Key Points:

Prime Minister Helen Clark and National Party leader John Key have refused to share the stage with other party leaders in an election campaign TV debate.

They say only their head to head debates really matter because one or the other will lead the next government.

TV3 and TVNZ wanted the leaders of all eight parties represented in Parliament to take part in an MMP debate, which has happened in previous campaigns.

But the two leaders refused, and did not change their minds when both networks asked them to reconsider.

"There are two candidates for prime minister - I'm one and the Leader of the Opposition is the other. That's why the head to head debates are so important," Helen Clark said on TV3 News. Mr Key held the same view.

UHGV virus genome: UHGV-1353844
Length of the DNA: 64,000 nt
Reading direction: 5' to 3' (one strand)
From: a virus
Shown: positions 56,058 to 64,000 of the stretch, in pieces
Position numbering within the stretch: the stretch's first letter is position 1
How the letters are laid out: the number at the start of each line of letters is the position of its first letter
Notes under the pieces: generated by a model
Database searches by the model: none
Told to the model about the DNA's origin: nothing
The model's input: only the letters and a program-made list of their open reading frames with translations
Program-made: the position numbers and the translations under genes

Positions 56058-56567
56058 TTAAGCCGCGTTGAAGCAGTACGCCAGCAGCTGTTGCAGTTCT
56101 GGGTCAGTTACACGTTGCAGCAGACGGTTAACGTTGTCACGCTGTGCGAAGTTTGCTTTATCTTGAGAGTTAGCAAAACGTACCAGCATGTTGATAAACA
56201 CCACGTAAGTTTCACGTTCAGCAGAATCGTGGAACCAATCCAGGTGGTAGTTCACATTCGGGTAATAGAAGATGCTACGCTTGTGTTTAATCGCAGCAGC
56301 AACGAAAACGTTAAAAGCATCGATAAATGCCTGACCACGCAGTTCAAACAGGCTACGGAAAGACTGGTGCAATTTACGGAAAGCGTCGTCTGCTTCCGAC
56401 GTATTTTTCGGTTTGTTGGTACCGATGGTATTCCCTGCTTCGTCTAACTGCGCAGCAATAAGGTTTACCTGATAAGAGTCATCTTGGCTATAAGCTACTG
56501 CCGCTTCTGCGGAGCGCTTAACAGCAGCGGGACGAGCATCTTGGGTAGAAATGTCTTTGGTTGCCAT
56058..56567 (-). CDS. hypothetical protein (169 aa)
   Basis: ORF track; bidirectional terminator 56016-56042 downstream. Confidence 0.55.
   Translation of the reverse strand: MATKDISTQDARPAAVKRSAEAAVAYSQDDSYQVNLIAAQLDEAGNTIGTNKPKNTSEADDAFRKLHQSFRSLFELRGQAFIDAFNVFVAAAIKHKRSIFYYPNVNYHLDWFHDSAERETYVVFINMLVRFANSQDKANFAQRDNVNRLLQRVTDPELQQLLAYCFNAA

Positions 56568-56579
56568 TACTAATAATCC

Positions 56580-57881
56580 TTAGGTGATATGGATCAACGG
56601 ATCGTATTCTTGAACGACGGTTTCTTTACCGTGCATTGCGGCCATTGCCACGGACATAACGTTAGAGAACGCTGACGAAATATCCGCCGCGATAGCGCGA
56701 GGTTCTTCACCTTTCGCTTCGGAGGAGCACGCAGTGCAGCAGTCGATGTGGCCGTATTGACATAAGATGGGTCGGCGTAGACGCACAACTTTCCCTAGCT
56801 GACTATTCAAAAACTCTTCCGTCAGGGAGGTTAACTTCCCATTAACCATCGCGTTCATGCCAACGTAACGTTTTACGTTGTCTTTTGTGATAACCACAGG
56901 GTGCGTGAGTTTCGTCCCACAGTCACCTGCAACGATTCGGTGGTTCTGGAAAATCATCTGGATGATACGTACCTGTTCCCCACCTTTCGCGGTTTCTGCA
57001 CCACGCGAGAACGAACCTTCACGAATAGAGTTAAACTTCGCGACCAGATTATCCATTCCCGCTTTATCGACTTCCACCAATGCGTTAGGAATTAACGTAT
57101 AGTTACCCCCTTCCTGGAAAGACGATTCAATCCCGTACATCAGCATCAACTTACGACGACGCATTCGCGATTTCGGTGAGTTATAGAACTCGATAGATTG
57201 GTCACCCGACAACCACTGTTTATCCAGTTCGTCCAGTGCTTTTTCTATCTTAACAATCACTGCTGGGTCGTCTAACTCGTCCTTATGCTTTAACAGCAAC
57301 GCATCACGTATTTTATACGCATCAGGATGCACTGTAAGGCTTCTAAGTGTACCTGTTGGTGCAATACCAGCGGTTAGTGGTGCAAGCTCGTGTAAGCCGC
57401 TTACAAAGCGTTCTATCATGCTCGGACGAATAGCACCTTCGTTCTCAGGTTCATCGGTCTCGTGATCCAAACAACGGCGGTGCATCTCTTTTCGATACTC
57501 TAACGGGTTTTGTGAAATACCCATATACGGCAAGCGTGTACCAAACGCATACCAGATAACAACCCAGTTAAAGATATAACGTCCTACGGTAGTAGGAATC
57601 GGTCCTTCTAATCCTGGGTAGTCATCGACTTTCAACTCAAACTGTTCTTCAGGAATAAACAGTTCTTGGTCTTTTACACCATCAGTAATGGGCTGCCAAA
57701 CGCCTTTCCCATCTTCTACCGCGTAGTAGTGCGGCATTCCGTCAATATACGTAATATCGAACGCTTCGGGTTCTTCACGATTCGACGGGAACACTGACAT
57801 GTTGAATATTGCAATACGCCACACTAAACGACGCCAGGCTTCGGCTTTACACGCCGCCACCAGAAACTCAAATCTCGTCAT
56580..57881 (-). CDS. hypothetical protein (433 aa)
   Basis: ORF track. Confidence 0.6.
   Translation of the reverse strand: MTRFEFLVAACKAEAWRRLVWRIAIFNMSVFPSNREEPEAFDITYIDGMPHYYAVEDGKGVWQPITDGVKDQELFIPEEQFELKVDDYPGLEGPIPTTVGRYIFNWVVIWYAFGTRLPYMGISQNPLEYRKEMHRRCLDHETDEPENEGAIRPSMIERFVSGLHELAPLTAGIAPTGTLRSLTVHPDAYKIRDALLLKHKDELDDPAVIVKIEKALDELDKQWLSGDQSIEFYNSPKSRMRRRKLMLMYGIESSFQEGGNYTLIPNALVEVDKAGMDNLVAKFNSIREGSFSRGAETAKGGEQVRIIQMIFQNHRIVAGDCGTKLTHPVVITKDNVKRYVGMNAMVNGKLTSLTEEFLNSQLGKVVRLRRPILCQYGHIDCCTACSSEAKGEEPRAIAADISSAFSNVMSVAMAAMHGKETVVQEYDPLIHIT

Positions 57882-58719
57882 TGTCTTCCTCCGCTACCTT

"There are only two people who can lead the next government - Helen Clark and myself. It's a very important opportunity for New Zealanders to compare and contrast."

They will appear in two leaders debates during the campaign.

Neither would say which had instigated the agreement that neither would appear with the other leaders.

Political scientist Jon Johansson said they were arrogant, and Act leader Rodney Hide said it was the "old club" arrangement where Labour and National stitched up a deal between themselves.

In 2005 there was a row when TV3 tried to exclude United Future leader Peter Dunne and Progressive Party leader Jim Anderton from the MMP debate.

The network said eight was too many, but Mr Dunne and Mr Anderton went to court and TV3 had to let them take part.